Comp105 is a course about the principles of programming languages and their application. The emphasis is on ideas and techniques relevant to practitioners, but includes theoretical foundations crucial for deeper understanding: abstract syntax, formal semantics, type systems, and lambda calculus. Work in the course involves exploring programming languages and features both as a user (by writing programs in those languages), as a language designer (by implementing interpreters for those languages), and as a scholar (by proving mathematical properties of them).
- Book (required): Programming Languages: Build, Prove, and Compare by Norman Ramsey (with Samuel L. Kamin). Available at the Computer Science Front office.
- Survey: Please make sure you fill out the student survey.
- Piazza: We will use Piazza for questions and discussions. The course page is here.
|Sept 4||Introduction, course logistics|
|Sept 9||Concrete syntax to abstract syntax|
|Sept 11||Imperative programming, ImpCore, the environment||Read Ch. 2 -- 2.3||Out: ImpCore I|
|Sept 16||Operational semantics||Read Ch. 2.4|
|Sept 18||More operational semantics|
|Sept 23||OpSem to interpreter||Read Ch. 2.5||Out: ImpCore II|
|Sept 25||Introduction to Scheme||Read Ch. 3 -- 3.2|
|Sept 30||Scheme: recursion on lists, trees||Read Ch. 3.3|
|Oct 2||Scheme: recursion on lists, trees|
|Oct 7||Scheme: First-class functions||Read Ch. 3.7||Out: Scheme I|
|Oct 9||Programming with higher-order functions||Read Ch. 3.8 -- 3.10|
|Oct 15||Closures and Scheme semantics||Read Ch. 3.7, 3.12|
|Oct 16||Scheme semantics||Read Ch. 3.12|
|Oct 21||Midterm exam|
|Oct 23||Lambda calculus|
|Oct 28||Introduction to ML|
|Oct 30||No class|
|Nov 4||ML and type-directed programming||Out: ML I|
|Nov 6||Type systems|
|Nov 13||More type systems|
|Nov 18||Type checking||Chapter 6|
|Nov 20||Type inference||Chapter 7|
|Nov 25||Object-oriented programming||Chapter 10||Out: Type checking|
|Dec 2||Garbage collection and runtime systems||Chapter 4|
|Dec 4||Logic programming||Chapter 11|
|Dec 9||Advanced topics and wrap-up|
|Dec 13||Final exam -- 12pm to 2pm|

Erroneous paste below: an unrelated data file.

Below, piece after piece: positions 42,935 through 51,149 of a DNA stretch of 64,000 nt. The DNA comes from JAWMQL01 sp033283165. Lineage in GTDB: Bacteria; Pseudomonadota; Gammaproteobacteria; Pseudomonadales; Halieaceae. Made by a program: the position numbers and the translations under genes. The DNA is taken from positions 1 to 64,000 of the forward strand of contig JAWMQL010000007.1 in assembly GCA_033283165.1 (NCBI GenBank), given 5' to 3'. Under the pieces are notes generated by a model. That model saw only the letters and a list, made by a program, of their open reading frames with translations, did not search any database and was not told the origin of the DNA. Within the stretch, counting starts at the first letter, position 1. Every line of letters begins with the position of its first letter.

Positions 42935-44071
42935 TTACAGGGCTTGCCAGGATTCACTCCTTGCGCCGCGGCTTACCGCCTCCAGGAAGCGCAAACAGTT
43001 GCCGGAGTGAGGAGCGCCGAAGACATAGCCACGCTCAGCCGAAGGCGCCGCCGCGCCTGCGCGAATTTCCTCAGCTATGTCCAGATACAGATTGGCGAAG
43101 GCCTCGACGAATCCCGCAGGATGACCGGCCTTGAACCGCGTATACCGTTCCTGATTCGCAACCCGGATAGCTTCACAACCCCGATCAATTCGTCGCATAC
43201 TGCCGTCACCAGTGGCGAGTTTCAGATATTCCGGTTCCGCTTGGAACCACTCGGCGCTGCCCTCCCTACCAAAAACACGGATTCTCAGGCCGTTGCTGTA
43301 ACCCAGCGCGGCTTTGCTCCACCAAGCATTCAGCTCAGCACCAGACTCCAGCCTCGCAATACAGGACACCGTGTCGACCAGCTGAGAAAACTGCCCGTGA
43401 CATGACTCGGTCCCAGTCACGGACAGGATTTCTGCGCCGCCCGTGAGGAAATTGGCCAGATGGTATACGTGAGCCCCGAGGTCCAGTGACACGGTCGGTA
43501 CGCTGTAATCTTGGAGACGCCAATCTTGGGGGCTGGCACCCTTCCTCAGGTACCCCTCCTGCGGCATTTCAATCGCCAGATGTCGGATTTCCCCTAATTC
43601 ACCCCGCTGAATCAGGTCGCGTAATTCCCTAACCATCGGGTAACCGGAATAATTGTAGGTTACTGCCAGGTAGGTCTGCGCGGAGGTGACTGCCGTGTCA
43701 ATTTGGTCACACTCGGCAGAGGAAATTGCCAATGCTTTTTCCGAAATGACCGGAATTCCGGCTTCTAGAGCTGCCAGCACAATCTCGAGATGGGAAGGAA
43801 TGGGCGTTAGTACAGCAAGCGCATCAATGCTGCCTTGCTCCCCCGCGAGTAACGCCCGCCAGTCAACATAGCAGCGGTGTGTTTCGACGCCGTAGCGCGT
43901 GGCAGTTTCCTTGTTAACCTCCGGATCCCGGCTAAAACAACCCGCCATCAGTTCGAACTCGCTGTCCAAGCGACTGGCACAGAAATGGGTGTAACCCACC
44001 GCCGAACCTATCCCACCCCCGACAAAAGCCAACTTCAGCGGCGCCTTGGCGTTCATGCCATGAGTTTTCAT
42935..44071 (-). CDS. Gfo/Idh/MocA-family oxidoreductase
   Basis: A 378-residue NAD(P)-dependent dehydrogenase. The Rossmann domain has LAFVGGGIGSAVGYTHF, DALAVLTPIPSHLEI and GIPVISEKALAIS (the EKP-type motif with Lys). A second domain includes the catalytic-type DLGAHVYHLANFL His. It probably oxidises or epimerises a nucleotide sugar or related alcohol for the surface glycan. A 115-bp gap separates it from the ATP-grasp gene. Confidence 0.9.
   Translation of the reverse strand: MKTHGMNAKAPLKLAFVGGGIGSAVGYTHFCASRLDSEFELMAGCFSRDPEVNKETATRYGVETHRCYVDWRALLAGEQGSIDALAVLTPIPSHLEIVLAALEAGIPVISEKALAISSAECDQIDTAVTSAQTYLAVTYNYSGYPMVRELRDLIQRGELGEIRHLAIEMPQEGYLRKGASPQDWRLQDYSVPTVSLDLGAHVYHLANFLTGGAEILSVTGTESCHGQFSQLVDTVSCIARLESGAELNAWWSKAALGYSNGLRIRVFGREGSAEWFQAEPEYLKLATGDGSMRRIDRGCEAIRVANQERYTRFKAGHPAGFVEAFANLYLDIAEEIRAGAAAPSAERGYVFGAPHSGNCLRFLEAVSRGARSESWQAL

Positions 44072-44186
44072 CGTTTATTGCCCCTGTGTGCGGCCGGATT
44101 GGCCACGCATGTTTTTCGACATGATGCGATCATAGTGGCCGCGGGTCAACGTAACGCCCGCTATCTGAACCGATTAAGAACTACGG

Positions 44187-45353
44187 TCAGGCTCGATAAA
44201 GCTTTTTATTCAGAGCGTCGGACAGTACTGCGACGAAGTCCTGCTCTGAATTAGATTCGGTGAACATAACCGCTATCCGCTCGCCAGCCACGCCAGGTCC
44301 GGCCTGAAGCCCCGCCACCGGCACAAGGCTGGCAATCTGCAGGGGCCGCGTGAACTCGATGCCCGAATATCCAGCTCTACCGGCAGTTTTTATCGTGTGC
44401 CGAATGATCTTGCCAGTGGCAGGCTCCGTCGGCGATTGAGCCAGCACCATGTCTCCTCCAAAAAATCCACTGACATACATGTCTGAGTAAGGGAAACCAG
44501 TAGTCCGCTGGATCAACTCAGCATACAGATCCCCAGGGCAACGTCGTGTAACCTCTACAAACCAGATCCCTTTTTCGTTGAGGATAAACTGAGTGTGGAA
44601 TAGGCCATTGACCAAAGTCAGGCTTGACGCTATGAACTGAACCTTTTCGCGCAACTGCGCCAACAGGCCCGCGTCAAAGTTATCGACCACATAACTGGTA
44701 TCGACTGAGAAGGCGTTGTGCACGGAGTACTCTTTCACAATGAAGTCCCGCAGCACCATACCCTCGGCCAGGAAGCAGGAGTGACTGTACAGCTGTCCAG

= provisional schedule.
Here are the programming language diagrams.
Your grade in this course will be based on the programming assignments, midterm and final exams, and class participation, which is a crucial part of the course. Grades will be computed as follows:
10% Class participation
You may discuss any of the homework problems with fellow students (in fact, I encourage you to discuss the homework!), but you must acknowledge those discussions in your submission (e.g., "I discussed the design with ... "). All written material (including code), however, must be your own work -- do not share your code with anyone else.
For the larger programs you will work in pairs (many of you are already familiar with pair programming from Comp40). Be very careful to separate your pair work from your individual work (a mistake could a violation of the academic integrity policies, with unpleasant consequences).
Everyone runs into situations, both within and out of their control, when they need extra time to finish an assignment. I will be using the "late day token" system, which functions kind of like "sick days" in the real world. It gives you control over these situations and avoids the unpleasant conversations where you try to convince me you deserve more time. Here's how it works:
- Each of you gets four (4) late day tokens. Each token lets you turn in one assignment one day late.
- You can budget them in different ways: 4 assignments 1 day late, 1 assignment 4 days late, etc. -- but tokens must be used whole (they cannot be split into pieces).
- You don't need explain why you're using tokens. That's the beauty! However, you must tell me when you're using tokens. If you just turn assignments in late without telling me, I will apply a steep penalty.
- I'm not a real stickler for deadline times, so you don't need to waste a token if you turn in an assignment 15 minutes after the deadline. But if you're going to turn it in any time the next day you will need to use a token.
- Once you have used up your tokens, you must turn assignments in on time. The late penalty will be 50% for each day late (in other words, two days late and it is a zero).
- There are, of course, exceptions for exceptional circumstances. You know what I'm talking about -- death in the family, illness or injury requiring hospitalization, etc.
My advice: if you're having trouble get help early. We have a boatload of TAs who can help you with any topic or assignment. If you start early you'll be able to enlist their help before you get into trouble and need to burn up late day tokens.
Students in this class are encouraged to discuss the programming assignments, but each student must produce his or her solutions completely independently. Specifically, you may verbally discuss problems, issues, and ideas, but you may not write anything down together. In addition, I ask that you document, in your code, anyone with whom you discussed the assignments.
Academic misconduct (also known as "cheating") is a very serious issue at Tufts. As a member of the University community, I am obligated to report any incidents. The consequences are painful for everyone involved. For more details, see the Tufts brochure on academic conduct: http://uss.tufts.edu/dosa/publications/documents/integrity.pdf
The most common reason for cheating is becoming overwhelmed by the work. Every one of us has been in this situation, and we're more than willing to help you if you feel like you're in trouble. Please, please come to us before you get into a situation where you're tempted to take someone elses solution.